5 Things You Need to Know | June 2023 Conservation News

By Justin Levine - Adirondack Council Communications Associate
Friday, June 30, 2023

Adirondack Conservation News is a collection of the most current events taking place in New York’s Adirondack Park, a unique national treasure and legacy we inherited over 100 years ago that we must protect for future generations. Adirondack Conservation News highlights threats and opportunities concerning the Park’s ecological integrity, wild character, and community vibrancy.

Rocci AguirreAguirre is named executive director of the Adirondack Council - Adirondack Explorer, June 27

Raul “Rocci” Aguirre was named the new Executive Director of the Adirondack Council after 10 years with the organization. Aguirre has served as the Acting Executive Director for several months and was previously Director of Conservation and Deputy Executive Director at the Council. Aguirre has worked on large-scale conservation for nearly 30 years and is the first Latino to take the helm of an Adirondack environmental organization.

ATV riders in a large mud pitRaising the age for unsupervised ATV riders - Capitol Press Room - June 23

The Adirondack Council’s Director of Government Relations, Kevin Chlad, explains that raising the age for unsupervised all-terrain vehicle riders will help protect the environment and the public. While ATVs can be incredibly useful in certain situations, unfortunately, some riders can ride where they are not supposed to, resulting in ecological damage, water quality issues, increased interactions with other user groups, and increased risk of danger to riders. The state legislature recently passed bills that raise the age of unsupervised riders from 10 to 14.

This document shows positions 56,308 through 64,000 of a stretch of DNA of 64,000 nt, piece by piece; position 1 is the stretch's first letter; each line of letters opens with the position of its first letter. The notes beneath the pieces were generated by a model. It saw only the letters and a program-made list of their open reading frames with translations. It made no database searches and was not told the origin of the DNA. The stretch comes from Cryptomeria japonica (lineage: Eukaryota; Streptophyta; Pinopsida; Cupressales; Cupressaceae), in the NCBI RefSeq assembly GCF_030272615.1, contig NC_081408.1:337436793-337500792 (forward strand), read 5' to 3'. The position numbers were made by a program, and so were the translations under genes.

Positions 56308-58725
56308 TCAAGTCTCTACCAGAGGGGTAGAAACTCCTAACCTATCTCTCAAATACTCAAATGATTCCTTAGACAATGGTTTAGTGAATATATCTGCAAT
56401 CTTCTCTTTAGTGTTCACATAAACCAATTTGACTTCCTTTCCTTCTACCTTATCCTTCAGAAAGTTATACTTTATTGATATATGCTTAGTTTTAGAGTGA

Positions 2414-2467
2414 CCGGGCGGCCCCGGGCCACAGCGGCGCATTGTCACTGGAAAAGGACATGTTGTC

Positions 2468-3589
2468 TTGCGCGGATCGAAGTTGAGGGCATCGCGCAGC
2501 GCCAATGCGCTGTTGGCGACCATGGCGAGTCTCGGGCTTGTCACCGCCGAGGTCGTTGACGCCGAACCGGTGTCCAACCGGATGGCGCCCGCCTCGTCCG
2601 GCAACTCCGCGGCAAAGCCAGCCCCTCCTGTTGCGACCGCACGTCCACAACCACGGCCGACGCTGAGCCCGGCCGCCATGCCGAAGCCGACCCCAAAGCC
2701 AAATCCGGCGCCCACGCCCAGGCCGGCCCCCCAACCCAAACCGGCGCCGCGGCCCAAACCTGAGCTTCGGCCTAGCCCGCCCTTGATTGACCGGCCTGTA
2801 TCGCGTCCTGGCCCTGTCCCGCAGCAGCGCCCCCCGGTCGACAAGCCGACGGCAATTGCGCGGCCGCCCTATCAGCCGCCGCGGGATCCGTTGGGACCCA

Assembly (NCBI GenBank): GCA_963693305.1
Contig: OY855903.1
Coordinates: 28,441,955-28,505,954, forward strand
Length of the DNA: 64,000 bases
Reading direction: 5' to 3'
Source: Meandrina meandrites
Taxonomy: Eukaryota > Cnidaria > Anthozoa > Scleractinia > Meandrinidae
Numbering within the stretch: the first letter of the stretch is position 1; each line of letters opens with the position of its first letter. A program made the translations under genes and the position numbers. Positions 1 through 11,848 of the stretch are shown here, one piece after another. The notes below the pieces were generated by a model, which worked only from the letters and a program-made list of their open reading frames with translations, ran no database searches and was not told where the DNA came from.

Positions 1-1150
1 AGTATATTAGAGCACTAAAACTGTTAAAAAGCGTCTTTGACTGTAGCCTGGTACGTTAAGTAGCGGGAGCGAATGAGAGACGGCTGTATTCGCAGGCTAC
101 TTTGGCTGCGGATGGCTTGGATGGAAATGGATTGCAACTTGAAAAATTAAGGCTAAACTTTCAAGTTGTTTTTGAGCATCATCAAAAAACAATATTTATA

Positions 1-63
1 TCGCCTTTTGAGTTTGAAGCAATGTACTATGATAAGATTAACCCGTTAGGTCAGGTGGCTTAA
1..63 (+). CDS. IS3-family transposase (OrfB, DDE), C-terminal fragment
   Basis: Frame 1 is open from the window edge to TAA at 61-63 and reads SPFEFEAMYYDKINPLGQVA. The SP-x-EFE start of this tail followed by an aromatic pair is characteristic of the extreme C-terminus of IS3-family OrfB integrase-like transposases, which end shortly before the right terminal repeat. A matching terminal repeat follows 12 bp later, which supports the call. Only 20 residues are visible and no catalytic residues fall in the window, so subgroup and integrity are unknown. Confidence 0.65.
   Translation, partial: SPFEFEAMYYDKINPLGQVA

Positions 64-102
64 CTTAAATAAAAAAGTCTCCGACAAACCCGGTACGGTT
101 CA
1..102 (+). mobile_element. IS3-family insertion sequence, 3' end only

a gray wolfNew York legislature passes bill to end wildlife killing contests - The Humane Society - June 21

The Adirondack Council was part of a coalition of groups that pushed for the passage of a bill that will ban wildlife killing contests while having no impact on hunting regulations. The contests, which include putting cash or prizes as bounties on the heads of animals like coyotes, disrupt natural wildlife cycles, cause increases in human and livestock interactions, and increase the risk that a state and federally-protected animal, the wolf, could be killed. The bill passed in the state Senate and Assembly after nearly 1,000 Council supporters wrote to Albany. It now awaits Gov. Kathy Hochul’s signature.

CATS founder Chris MaronCATS founder to retire  - Press-Republican - June 21

Chris Maron, who founded Champlain Area Trails (CATS) in 2009, announced that he will retire late next year. Maron and CATS have created dozens of trails in the Champlain Valley, often working with landowners to help preserve their lands while offering public access to unique areas. Maron and CATS will receive a special recognition award from the Adirondack Council at Forever Wild Day.

The BPHA Caucus on a boat tour of Lake PlacidConservationist of the Year awarded to BPHA Caucus - Press Republican - June 3

At the Adirondack Council’s annual Forever Wild Day celebration on July 15, the New York State Black, Puerto Rican, Hispanic, and Asian (BPHA) Legislative Caucus will be recognized as Conservationist of the Year for their work on behalf of the Adirondacks and New York’s environment. The BPHA Caucus has championed the founding of the Timbuctoo Climate and Careers Institute, supported funding for the Survey of Climate and Adirondack Lake Ecosystems (SCALE), and provided critical voices on behalf of New York’s air and water quality, climate change mitigation, and environmental justice.


Justin Levine

Justin Levine joined the Council staff in 2021 as the Communications and Outreach Assistant. He previously worked as a regional marketing manager for the Regional Office of Sustainable Tourism and was an award-winning journalist and photographer for the Adirondack Daily Enterprise and Lake Placid News. Since graduating from Paul Smith’s College in 2004, Justin has worked in the environmental field in various roles in both the Adirondacks and Florida. When not working, Justin loves spending time with his family, running, and doing all the outdoor things the Park has to offer.

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